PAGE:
Schizophrenia is a mental health condition involving what some may describe as a break from reality, in the medical world, you may hear the term psychosis being used.
Schizophrenia impacts a person’s thoughts, perceptions, and behaviour and is often inclusive of feelings of paranoia. This can lead a person to act in a way that they would not usually which can be perceived as unusual or at times reckless by others.
Signs and symptoms
A person living with schizophrenia may experience:
- altered perceptions, referred to as hallucinations, or delusory beliefs (delusions)
- confused or disjointed thoughts which can also impact a person’s speech
- hallucinations such as seeing or hearing things that are not there. It is important to recognise that these visions or voices appear to be very real to the person.
- feeling as though others may be controlling their body, and thoughts or that someone is not who they say they are. You may hear a health professional describe this as an experience of paranoia.
Causes of schizophrenia
Typically, schizophrenia occurs in approximately one percent of the population with symptoms emerging in a person’s early 20s however for some symptoms can also appear later in life.
There is no singular exact known cause of schizophrenia however genetic factors have been shown to play a significant role in a person’s likelihood of experiencing the health condition. For example, if you have a family member who has experienced schizophrenia then you are more likely to experience this too.
It is also believed that stressful, emotional, or traumatic life events as well as drug use may initiate a person’s first symptoms.
How is schizophrenia diagnosed?
Schizophrenia is usually diagnosed by a health professional such as a psychiatrist.
There is no specific assessment or test that a person completes to determine whether they are experiencing schizophrenia however completing a mental health assessment with your GP is a good place to start.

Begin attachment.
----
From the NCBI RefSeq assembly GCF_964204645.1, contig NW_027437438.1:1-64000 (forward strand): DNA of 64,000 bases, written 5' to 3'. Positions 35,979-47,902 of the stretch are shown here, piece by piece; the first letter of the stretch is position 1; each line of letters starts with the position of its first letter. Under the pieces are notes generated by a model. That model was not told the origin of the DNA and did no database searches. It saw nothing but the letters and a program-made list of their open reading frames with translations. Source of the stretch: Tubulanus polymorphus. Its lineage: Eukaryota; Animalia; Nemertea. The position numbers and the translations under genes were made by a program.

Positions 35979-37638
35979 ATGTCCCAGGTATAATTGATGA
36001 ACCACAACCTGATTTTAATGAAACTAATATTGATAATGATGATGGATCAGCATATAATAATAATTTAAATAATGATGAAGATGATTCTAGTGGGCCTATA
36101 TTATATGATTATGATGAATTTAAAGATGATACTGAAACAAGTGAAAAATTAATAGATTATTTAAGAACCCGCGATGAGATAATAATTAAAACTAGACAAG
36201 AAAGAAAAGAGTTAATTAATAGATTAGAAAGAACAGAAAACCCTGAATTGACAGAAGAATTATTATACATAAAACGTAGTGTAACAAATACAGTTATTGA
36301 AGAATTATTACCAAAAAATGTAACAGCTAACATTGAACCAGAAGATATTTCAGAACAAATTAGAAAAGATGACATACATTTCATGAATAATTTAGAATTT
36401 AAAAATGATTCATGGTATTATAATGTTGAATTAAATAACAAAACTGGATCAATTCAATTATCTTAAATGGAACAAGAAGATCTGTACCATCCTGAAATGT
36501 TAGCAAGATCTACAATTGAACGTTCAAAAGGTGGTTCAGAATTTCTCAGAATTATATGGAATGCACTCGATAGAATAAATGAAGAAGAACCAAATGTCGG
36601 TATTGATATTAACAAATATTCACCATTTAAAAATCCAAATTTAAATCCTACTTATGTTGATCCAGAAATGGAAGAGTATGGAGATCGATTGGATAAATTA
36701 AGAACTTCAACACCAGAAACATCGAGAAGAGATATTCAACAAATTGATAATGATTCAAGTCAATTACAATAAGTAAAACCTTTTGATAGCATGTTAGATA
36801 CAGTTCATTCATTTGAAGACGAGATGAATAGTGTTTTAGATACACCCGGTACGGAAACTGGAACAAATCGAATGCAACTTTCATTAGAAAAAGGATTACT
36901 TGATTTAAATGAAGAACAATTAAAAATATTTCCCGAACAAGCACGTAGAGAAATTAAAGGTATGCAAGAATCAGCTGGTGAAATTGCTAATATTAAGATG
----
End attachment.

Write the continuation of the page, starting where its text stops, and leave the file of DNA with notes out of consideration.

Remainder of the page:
How is schizophrenia treated?
Many people who experience schizophrenia will recover, while others may experience symptoms on and off for an extended period. Some may visit and spend time in the hospital when they are feeling unwell whilst others may not.
Treatment can involve linking in with health professionals such as community support workers, peer mentors, mental health nurses, psychologists, and psychiatrists.
Medication is a common form of treatment. In the treatment of the symptoms of schizophrenia the type of medications used are referred to as anti-psychotic medications. As with most treatments medication can be effective for some and not others. Those who take medication can also experience side effects, such as weight gain, sleepiness, or twitching.
Some people experiencing schizophrenia may at times need to be admitted to hospital.
Cognitive Behavioural Therapy
Cognitive Behavioural Therapy, CBT, is a form of talking therapy that focuses on the present. CBT can assist people with their thought patterns and behavior and aims to teach people practical ways to challenge negative ways of thinking.
Other forms of treatment
Other forms of treatment that can play a valuable role in a person’s recovery include community supports such as
- one to one support with a mental health support/recovery worker
- one to one support with a lived experience peer support mentor
- attending hearing voices groups
- and open dialogue therapy
For some, a combination of clinical and community support is most beneficial.
Help & Support
If you are experiencing any signs and symptoms associated with schizophrenia it is important that you see your health professional. A GP can complete a mental health treatment plan with you and link you with other health professionals if necessary.
If a loved one is experiencing symptoms associated with schizophrenia, it’s important to speak to a GP, psychiatrist or other trusted health professional.
There are also many support groups, websites, and virtual networks, that can assist you to understand what it is like for the person experiencing schizophrenia or help connect with others who have lived experience.
If you are concerned for your wellbeing or the wellbeing of others call ‘000’ for an ambulance.
SANE Forums: SchizophreniaThe moderated forums offer a supportive community where people experiencing mental health issues can chat with others in similar situations. It’s free to join. Visit site(Opens in a new tab)
headspace Early PsychosisSome headspace branches offer expert support through headspace Early Psychosis. Visit site(Opens in a new tab)
ReachOut: SchizophreniaRead about schizophrenia through real stories from people with lived experiences of schizophrenia. Visit site(Opens in a new tab)
My Lived Experience Story – Jenny Smith
A story is written by Jenny Smith to inspire others. Jenny is Mental Health Lived Experience Educator/Speaker, Writer/Author and Adviser/Advocate.Read story